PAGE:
Present Times: Payers Demand Value!


Up to this point, our series “The Evolution of the Medtech Sales Role” have described the underlying factors which transformed healthcare systems around the World.

We went back to the “good old days”, when physicians were central to all technology adoption decisions. Then, we visited the period when providers such as hospitals, clinics, and laboratories started to participate in those decisions. In the third and last article, yet another profound transformation will be discussed: the payer’s role and their demand for value.


Business man speaking on phone


Before we dig deep into some of the main factors which urged public and private financing agents to have a more proactive role in the healthcare value chain, a couple of comments are due.

First, it is important to say that, although stakeholder influence vary widely around the World, clinicians continue to have a strong voice everywhere; second, changes were not dramatic across all healthcare systems. This is even more true in countries with developed, public funded healthcare systems.

Now that companies, clinicians, and providers were battling for the lion’s share of the value chain, the pressure increased even more at the payer’s end. They had not only to expand their capability to assess technologies from a clinical standpoint, but also from a cost effectiveness and/or budget impact perspective. It was critical for them to single out those innovations which could better treat patients, and at the same time stop the escalation of costs. Moreover, it was imperative to rethink the very business model for the long term considering the true value of medical technologies for their costs.


Workers around desk discussing stats


The first logical move was to increase the capacity and to improve the quality of the assessment of new technologies, but that alone couldn’t be done quick enough, not to mention its limited impact. Larger payer institutions began to realize that they could only control the increasing costs of healthcare by controlling the delivery of care.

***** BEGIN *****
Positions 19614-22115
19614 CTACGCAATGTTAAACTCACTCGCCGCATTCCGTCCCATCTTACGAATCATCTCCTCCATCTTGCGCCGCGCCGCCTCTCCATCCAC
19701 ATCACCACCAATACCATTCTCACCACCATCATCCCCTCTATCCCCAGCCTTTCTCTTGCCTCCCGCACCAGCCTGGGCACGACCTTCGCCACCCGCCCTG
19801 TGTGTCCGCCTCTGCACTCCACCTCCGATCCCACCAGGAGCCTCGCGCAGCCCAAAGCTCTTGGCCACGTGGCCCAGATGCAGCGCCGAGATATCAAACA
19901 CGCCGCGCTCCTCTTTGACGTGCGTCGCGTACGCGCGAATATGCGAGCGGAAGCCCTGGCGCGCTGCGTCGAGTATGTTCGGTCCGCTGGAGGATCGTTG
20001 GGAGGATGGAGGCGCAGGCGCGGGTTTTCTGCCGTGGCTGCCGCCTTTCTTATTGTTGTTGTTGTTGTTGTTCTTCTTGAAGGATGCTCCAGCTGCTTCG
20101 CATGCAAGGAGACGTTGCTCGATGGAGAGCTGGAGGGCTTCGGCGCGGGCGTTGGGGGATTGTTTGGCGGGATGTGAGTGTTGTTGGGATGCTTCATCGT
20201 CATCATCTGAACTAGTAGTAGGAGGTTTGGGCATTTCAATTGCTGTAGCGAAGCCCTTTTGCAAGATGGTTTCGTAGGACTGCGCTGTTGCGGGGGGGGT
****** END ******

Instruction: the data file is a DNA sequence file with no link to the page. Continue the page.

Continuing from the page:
Based on that principle, we started to see the consolidation of providers and payers in the private-all sectors. This new dynamic shifted the power away from companies because big decisions started to be based on negotiations between providers and payers.

As a result, the scope, and impact of the traditional sales function diminished. Hence, a new sales approach is required now, one that focuses in demonstrating specific value messages for the different healthcare market stakeholders.



As we reach the end of our series of articles, our objective is not only to look at the events which led us to where we are today, but more importantly, to cast light on a few trends going into the future. Relationship and influence will always be important, but business partners now require value-added activities in areas such as professional education, logistics, finance, and market access.

Among all those important disciplines, market access certainly offers the greatest room for improvement. Even big companies, which have created specific departments and roles to address these challenges, still struggle to navigate the complexity and intricacies of diverse reimbursement environments around the World.

Centralized versus decentralized care, public versus private financing, and the list of moving parts just gets bigger as you move from one country to the other. Having that expertise internally seldom pays off, and that’s why even big companies now rely on partners to uncover which markets are most promising, and to optimize reimbursement within these choices.


Working on laptop


Thank you for following our journey through the “Evolution of the Medtech Sales Role”. We hope we not only helped you understand how and why we got here, but more importantly, brought awareness and sparked a call to action towards boosting your market access capabilities.

Want to learn more? Get in touch with us.